Renowned for its dramatic cliff faces, remarkable caves and fossilised coral, Mangaia Island is an ancient wonderland of The Cook Islands. Estimated to be 18 million years old, Mangaia is the oldest island in the Pacific and is a hotspot for archaeologists and anthropologists fascinated by its natural beauty and ancient artefacts.
Honeycombed with rugged limestone caves and lush vegetation, Mangaia is as unique as they come. Mangaia differs greatly from Rarotonga and Aitutaki and is home to just 500 people, who predominately live off the land and sea for food. On Mangaia you will not find paved roads, streetlights or pristine lagoons, but instead rugged terrain with paths to hidden caves with shimmering swimming holes. Surrounded by a ring of fossilised coral reef, the island has some of the most stunning scenery in the Pacific. If you enjoy hiking, you're going to love Mangaia's abundance of trails where you will find coastal tracks, swimming spots, forests, taro patches and even pig feeding spots.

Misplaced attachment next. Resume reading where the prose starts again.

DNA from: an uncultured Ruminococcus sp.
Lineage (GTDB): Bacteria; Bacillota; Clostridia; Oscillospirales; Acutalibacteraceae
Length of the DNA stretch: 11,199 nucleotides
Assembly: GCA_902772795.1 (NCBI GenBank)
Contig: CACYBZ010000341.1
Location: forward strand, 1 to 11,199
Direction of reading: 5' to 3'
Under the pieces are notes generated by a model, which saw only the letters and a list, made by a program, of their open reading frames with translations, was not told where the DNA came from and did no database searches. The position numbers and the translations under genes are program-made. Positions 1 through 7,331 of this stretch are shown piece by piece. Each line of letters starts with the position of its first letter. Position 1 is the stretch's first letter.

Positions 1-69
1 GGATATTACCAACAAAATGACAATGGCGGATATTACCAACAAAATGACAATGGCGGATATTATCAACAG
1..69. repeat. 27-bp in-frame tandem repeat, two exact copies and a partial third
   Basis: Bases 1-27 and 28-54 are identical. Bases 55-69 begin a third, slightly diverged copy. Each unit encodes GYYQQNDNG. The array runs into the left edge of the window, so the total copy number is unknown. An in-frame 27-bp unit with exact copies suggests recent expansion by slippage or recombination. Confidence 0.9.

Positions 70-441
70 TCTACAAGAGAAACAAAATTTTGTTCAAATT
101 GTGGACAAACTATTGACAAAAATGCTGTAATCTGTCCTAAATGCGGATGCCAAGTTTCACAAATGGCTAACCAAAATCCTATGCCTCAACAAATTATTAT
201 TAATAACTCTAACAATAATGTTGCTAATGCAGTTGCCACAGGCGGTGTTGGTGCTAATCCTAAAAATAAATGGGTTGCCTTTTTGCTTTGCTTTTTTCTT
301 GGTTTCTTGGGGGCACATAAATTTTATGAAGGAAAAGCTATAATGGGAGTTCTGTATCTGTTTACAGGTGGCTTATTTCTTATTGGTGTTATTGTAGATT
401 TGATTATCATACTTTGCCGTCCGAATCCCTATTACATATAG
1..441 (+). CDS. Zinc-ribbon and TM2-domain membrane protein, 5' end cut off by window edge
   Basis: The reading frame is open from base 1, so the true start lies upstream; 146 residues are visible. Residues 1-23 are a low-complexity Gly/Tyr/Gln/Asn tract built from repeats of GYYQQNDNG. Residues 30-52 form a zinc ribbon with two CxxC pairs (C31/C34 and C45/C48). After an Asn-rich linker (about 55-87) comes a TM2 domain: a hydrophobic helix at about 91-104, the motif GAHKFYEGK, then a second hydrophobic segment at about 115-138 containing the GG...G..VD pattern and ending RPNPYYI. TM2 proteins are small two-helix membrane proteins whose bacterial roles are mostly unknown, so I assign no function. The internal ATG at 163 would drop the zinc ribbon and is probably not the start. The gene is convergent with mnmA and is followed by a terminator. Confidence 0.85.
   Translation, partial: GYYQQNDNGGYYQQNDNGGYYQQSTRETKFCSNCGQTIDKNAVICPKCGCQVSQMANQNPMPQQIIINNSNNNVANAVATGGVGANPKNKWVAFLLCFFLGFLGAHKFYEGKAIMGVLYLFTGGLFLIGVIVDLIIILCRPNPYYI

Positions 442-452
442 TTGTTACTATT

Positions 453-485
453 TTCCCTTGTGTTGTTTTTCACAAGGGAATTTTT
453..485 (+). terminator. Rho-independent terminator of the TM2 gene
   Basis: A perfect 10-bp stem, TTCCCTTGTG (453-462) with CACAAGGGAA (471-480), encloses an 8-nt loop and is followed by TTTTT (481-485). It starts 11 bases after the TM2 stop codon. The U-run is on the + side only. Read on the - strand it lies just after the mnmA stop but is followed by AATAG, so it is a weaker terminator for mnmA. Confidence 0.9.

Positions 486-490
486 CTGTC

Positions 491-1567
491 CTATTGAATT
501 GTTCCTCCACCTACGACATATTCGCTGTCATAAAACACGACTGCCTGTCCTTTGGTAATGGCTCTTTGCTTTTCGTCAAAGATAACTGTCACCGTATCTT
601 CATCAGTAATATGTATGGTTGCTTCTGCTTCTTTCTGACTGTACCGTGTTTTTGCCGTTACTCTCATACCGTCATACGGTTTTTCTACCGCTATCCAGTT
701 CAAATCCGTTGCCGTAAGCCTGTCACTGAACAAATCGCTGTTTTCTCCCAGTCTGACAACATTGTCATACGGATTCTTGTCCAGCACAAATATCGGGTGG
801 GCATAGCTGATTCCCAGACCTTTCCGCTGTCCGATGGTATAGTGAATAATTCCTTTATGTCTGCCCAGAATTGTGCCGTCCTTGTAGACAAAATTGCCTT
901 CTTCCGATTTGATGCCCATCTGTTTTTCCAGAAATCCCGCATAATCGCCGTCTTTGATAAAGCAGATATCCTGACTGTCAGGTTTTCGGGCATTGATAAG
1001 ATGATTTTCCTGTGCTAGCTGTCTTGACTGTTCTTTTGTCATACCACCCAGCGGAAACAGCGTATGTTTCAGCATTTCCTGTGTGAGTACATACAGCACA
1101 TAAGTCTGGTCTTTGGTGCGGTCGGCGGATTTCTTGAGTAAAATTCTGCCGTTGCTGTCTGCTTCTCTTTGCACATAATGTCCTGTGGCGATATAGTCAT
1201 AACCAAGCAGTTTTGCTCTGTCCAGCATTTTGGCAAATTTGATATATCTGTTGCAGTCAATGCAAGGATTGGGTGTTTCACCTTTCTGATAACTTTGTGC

The island grows an abundance of coconut which the Mangaians believe is the staple plant of their survival. Together with frangipanis, panadanus and puka trees, Mangaia is famous for its lush vegetation and rich soil.
Mangaian people are proud of their handicrafts and are well known for their handmade shell necklaces or "eis". The necklaces are delicately made from the shells of small yellow snails ("the pupu") that only emerge after rainfall. The process of creating these necklaces is very time consuming and are generally only given away as gifts for special visitors to the island.
Ancient traditions and legends run deep on Mangaia, with many caves home to burial sights of ancestral remains. Mangaians believe the spirits of ancestors wander the island after dark, and many locals will not venture into the caves when the sun sets. If you're feeling adventurous, there are guided tours which will take you through the caves where you can learn the ancient tales of the Mangaia people.